For electric aircraft developer Eve, busy Chicago offers a proving ground
By Paul Brinkmann|August 25, 2022
Flights starting shortly on conventional helicopters will demonstrate everything except the electric airframe
Electric air taxi developer Eve Air Mobility, a spinoff of Embraer, plans to fly paying passengers around Chicago aboard conventional Bell 206 Long Ranger helicopters to assess its processes and build excitement ahead of plans to begin services with its electric aircraft in Chicago and elsewhere in 2026, the company announced Tuesday.
“We want to identify and understand operations in the Chicago airspace, including the workload of the pilots, how they need to be communicating and how we can ease that in the future,” Luiz Renato Mauad, Eve’s vice president of services and fleet operation, told me in an interview.
The “Chicago Experience” flights are scheduled for Sept. 14 to Sept. 30. Passengers can book flights for $150 via the smartphone app of Eve’s partner in Chicago, Blade Urban Air Mobility, a New York City-based company that aims to reduce “travel friction” in congested areas by giving customers the opportunity to take to the air. Blade has also signed a letter of intent to obtain 60 Eve aircraft.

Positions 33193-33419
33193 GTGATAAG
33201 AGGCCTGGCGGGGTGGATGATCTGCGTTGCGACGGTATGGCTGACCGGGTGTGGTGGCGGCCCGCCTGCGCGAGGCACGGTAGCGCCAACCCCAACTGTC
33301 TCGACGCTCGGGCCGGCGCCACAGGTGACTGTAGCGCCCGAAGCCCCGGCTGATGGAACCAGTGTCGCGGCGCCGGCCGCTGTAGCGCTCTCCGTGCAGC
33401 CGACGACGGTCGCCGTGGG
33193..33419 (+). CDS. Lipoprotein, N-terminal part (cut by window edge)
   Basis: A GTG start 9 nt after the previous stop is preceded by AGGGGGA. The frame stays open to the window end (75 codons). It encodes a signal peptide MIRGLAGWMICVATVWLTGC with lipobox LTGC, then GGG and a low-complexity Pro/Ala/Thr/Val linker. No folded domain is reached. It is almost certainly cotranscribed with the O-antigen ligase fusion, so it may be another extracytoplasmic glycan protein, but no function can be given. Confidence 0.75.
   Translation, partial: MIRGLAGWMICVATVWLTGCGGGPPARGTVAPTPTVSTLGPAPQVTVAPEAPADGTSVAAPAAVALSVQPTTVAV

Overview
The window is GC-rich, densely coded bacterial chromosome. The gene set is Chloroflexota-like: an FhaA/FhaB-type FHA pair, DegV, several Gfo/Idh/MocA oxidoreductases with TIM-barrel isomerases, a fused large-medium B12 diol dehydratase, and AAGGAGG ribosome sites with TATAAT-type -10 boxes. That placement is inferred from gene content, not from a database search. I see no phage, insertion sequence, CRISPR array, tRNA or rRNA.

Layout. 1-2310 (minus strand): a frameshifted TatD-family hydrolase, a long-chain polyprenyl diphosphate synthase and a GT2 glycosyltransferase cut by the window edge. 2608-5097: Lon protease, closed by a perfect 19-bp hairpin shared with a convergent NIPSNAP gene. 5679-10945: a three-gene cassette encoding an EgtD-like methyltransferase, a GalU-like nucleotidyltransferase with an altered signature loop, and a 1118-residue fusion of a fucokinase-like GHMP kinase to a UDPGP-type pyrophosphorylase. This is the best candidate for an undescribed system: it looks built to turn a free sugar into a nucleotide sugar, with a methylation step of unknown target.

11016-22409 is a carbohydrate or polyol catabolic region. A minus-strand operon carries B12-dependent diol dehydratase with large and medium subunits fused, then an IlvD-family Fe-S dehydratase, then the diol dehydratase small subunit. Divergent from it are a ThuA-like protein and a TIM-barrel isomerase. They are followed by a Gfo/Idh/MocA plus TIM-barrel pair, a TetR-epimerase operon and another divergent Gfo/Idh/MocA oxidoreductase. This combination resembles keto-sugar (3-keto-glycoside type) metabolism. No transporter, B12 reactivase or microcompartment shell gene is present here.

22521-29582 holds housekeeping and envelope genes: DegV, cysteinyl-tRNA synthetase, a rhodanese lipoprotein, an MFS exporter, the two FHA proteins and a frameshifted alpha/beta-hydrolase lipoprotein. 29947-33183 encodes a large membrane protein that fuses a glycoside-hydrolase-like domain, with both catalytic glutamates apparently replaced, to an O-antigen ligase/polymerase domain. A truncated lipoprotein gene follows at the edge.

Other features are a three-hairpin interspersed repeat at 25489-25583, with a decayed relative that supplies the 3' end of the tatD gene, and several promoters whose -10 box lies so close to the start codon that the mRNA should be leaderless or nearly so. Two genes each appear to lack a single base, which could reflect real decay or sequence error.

Passengers can choose to fly between Vertiport Chicago, a helicopter facility just south of Chicago’s downtown medical district, and the suburbs of Schaumburg or Tinley Park. There will be four flights per day between these suburban heliports and the downtown vertiport. Plans call for pilots to test the routes on Sept. 12 and 13 prior to carrying passengers.
According to Blade’s website, dozens of tickets for the flights have been sold as of Thursday.
The Chicago flights will follow a similar project in 2021 in Brazil, Mauad said.
“In Rio de Janeiro, we connected the international airport to a neighborhood, and this time we decided to create three points inside the city and connect north to downtown and west to downtown where we can see those flights every day,” he said.
Why start with conventional combustion rotorcraft? “Helicopters are the aircraft that we can fly today, and we know there will be some noise, but we hope these tests will build anticipation for quieter, electric vertical takeoff and landing aircraft.”
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